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Dear Debi,
My 3-year-old frequently asks to "do math" and I don't want to discourage her, but math wasn’t exactly my best subject. I haven't been able to think of anything age-appropriate that will look enough like math to satisfy her. I'm stumped. Any ideas?
Shanna , Inglewood, CA
Debi's Tips
Debi Gutierrez
Debi Gutierrez
Host
  • Math is more than learning numbers
  • Use everyday experiences to teach math
  • Ask math-related questions throughout the day
Expert Advice
Jim Goodrich
Jim Goodrich
Pre-K and Kindergarten Program Coordinator
For a toddler, math involves problem-solving, recognizing shapes, and basic counting. There are many ways math can be represented in a child care or home setting. It’s about getting the kid to see math in all its many aspects.

Encourage children to count with you. Point out numbers in your house and when you see them outside on billboards or buildings. Point out math opportunities whenever they arise in conversation. For example, you should point out common shapes, such as circles, squares or triangles. Even when you see a glass of milk, say something like, “I see your glass is full.” That’s pointing out math concepts. You have to see it in your environment.

When the kids get to be 4 or 5 years old, get them to go circle hunting. Then you can get them to start counting the circles. Also incorporate the idea of graphing. You can graph just about anything. You can graph how many pairs of shoes your kids have with laces, or how many are sandals, or how many different foods they eat during the week. Also incorporate the idea of recognizing patterns.

You can incorporate math throughout the day. When using your graphing, patterning and sorting, talk to your children about what they’re doing. Ask them about what they’re counting and how much or how many. They love to sort buttons and coins and bears and colors; these are all pre-math skills.

Perhaps the best way you can incorporate math in the home is through a block center. With blocks you’re dealing with geometry, balance and symmetry. A lot of block structures have symmetry to them. Then when you add things, whether it’s animals, then they start patterning and the kids don’t even realize they’re doing math.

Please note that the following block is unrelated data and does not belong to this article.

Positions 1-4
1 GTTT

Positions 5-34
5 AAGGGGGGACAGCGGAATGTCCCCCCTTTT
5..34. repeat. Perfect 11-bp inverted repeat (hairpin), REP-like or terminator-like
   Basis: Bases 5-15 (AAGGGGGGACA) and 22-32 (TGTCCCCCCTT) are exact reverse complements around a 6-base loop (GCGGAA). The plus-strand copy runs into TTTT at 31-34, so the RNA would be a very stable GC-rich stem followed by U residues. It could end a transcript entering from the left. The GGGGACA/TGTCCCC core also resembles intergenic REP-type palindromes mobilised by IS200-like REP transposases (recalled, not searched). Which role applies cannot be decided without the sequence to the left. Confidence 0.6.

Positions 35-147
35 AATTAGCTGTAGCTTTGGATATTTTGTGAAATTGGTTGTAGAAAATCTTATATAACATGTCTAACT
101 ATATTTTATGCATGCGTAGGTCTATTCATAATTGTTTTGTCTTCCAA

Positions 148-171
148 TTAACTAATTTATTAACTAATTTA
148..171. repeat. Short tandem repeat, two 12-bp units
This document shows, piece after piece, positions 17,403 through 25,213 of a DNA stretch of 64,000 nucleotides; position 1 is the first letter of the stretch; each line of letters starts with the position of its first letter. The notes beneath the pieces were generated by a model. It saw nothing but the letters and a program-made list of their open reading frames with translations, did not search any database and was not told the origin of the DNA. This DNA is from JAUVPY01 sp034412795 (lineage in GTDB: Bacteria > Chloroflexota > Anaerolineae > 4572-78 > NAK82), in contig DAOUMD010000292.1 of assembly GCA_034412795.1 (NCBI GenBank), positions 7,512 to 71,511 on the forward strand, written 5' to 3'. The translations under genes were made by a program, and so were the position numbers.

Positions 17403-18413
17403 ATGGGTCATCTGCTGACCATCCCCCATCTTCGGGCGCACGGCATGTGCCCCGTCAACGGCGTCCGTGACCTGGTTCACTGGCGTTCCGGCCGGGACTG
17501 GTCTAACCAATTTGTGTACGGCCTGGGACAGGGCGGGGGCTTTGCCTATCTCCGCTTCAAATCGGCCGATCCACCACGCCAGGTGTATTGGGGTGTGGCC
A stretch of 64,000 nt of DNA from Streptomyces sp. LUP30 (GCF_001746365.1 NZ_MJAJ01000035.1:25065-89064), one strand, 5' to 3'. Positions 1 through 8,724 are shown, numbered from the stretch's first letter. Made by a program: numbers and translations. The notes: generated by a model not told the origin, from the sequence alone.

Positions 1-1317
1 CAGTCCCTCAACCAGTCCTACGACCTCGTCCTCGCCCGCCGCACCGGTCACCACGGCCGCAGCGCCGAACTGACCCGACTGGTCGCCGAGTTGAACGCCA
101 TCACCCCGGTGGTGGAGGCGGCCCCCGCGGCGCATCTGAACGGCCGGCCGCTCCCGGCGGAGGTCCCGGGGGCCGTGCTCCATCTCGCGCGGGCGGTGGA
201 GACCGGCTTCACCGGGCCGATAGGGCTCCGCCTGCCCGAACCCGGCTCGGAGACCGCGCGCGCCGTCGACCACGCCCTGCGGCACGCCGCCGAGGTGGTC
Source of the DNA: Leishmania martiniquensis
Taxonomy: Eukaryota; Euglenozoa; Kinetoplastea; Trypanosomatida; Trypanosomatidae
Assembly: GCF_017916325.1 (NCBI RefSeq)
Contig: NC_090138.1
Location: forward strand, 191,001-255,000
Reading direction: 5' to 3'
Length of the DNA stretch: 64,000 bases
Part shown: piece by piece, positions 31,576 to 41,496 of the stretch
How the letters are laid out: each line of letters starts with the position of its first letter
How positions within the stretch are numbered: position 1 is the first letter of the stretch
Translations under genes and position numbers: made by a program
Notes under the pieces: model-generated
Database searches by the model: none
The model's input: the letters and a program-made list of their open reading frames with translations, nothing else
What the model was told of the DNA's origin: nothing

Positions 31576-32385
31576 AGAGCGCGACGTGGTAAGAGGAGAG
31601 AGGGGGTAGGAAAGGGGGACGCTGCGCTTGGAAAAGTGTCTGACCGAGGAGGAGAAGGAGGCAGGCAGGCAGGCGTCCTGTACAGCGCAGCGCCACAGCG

Child Care provider Comments
Alma Martinez
Alma Martinez
Child care provider for 10 years
We do a lot of math and science related activities that involve measuring. For example, the kids like to make their own play-dough, so they have to measure it out. We do a lot of experiments, too. We’ve gathered a bunch of worms and created a habitat for them. We’ve charted how many kids would hold the worms in their hands and how many wouldn’t. We put a bunch of worms in each jar, so the kids can count how many worms were in each one.
Sandra
Sandra
Child care provider for 3 years
Right now, the kids I care for are aged three and under. Basically, we are doing a lot of counting, as opposed to number recognition. During our circle time, we do exercises and every day we add a number. So if we are doing jumping jacks, we start with ten. The next day we’ll do 11 and so on. When we are out on our walks, we’ll count the cars, birds, cats or dogs that we see.
Erica
Erica
Child care provider for 8 years
Most of the stuff we do is play activity outside. We see how many times we can bounce the ball off the ground and use counting there. When we are eating ice cream, we count how many cones or scoops we have and all the different ways we can come up with the final number.

Math + Games = Learning Featured Activity:
Math + Games = Learning
Math in Dramatic Play Featured Video:
Math in Dramatic Play
Topic: Early Learning Areas
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Resources
PBS / Ready to Learn
Scholastic / Math
Learning Planet
The National Association for the Education of Young Children (NAEYC)
Downloads (Get Reader)
Tips on Doing Math with Preschoolers pdf
 
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